People with local ties were watching and reacting Wednesday as Gov. Steve Beshear laid out plans for Kentucky in his State of the Commonwealth address.

The governor laid down a strong template for the legislative session, said Rep. Wilson Stone, D-Scottsville.

He tied pension reform to tax reform, which Stone said is going to be critical.

He also spoke of the importance of protecting education spending and investment, Stone said.

“The kindest word might be ‘stagnant’ with public education funding over the last four years,” he said.

There was also an emphasis on cordiality between government leaders. Stone said he’s hopeful that the lack of a legislative election this year will help reduce partisanship on big issues.

“House members like myself are always sort of close to the next election,” Stone said.

Walter Hawkins, a member of the Warren County Democratic Executive Committee, said defeating a major legislative rival in the last gubernatorial election allowed Beshear to take a long view of the political landscape in his speech. Beshear defeated former Senate President David Williams in the 2011 election.

“It was interesting that he was able to look long-term past this particular session,” Hawkins said.

Beshear asked legislators to lower the volume on political discourse and take on things such as fixes to a law designed to fight pill mills and a state smoking ban, he said.

Beshear also took an opportunity at the end of his speech to defend the role of government, saying that people oppose not government in general, but bad government, Hawkins said.

Rep. Jim DeCesare, R-Bowling Green, said Beshear’s focus on issues such as pension reform wasn’t a surprise. “The first and foremost thing we have to deal with is pension reform,” DeCesare said.

However, DeCesare is not as enthusiastic as Beshear about tax reform, which he said is just code for raising taxes. “I’m opposed to raising taxes on Kentuckians,” he said. “We just can’t afford it right now.”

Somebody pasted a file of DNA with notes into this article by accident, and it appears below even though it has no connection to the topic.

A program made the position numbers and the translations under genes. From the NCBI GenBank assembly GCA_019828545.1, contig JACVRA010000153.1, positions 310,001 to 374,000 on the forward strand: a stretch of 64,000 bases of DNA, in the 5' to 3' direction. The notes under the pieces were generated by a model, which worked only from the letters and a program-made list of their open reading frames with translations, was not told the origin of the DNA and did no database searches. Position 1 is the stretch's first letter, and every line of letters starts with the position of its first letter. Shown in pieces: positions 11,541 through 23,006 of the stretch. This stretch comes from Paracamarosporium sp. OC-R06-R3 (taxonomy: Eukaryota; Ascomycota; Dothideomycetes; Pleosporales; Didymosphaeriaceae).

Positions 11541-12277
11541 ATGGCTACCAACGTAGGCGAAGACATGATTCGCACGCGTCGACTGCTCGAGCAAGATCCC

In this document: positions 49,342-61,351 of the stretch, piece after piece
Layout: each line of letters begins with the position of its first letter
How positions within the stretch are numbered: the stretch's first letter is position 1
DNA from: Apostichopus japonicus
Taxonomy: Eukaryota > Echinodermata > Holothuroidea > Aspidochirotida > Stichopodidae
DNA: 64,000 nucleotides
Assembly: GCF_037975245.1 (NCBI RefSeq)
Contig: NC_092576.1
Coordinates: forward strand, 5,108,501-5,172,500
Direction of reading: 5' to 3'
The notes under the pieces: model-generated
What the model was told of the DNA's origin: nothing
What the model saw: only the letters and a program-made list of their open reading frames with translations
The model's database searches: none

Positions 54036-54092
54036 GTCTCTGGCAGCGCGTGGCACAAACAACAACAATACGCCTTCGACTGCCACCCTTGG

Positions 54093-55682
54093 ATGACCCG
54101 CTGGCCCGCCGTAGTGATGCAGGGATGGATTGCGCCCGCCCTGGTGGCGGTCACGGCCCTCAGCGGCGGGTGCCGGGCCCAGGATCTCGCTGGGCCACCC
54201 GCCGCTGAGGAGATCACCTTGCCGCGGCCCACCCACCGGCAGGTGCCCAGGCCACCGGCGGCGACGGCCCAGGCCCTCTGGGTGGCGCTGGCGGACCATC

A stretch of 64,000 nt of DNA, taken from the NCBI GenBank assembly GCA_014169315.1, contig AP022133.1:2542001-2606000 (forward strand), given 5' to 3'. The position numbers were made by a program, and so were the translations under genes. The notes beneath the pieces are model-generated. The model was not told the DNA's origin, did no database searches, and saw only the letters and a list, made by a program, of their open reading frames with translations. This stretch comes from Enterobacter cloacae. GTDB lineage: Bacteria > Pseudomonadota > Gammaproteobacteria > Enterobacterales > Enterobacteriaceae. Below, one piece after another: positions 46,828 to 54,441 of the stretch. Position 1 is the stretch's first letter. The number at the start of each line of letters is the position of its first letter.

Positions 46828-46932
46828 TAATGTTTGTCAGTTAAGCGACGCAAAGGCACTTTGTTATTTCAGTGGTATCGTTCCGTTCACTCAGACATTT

Instead, he wants the legislature to talk about tax modernization that expands the tax base, DeCesare said.

DeCesare said there’s a mood among legislators that they can disagree, and it doesn’t have to get ugly. “I think personally, 99 percent of us get along with each other, and we’re friends,” he said.

However, DeCesare noted that good will among legislators has yet to be tested on the House floor.

Sen. Mike Wilson, R-Bowling Green, said he’d like to see a concrete proposal on tax reform from Beshear. “We’ve been waiting to see what the governor put forth, and we’re still waiting,” he said.

He’s also in favor of broadening the tax base instead of raising taxes, Wilson said.

During his speech, Beshear said he wanted to lay out goals not only for the short session, but for the year. Legislators are expecting at least one special session this year.

Wilson is a sponsor on a Senate bill that would allow school districts to raise the required age of attendance to 18; it is similar to legislation to raise the drop-out age that Beshear spoke about Wednesday.

He and Beshear have the same goal of students staying in school and getting a high school diploma, but Wilson said he wants to make sure schools have time to develop the resources to deal with the change.

“We just look at it a different way,” he said.

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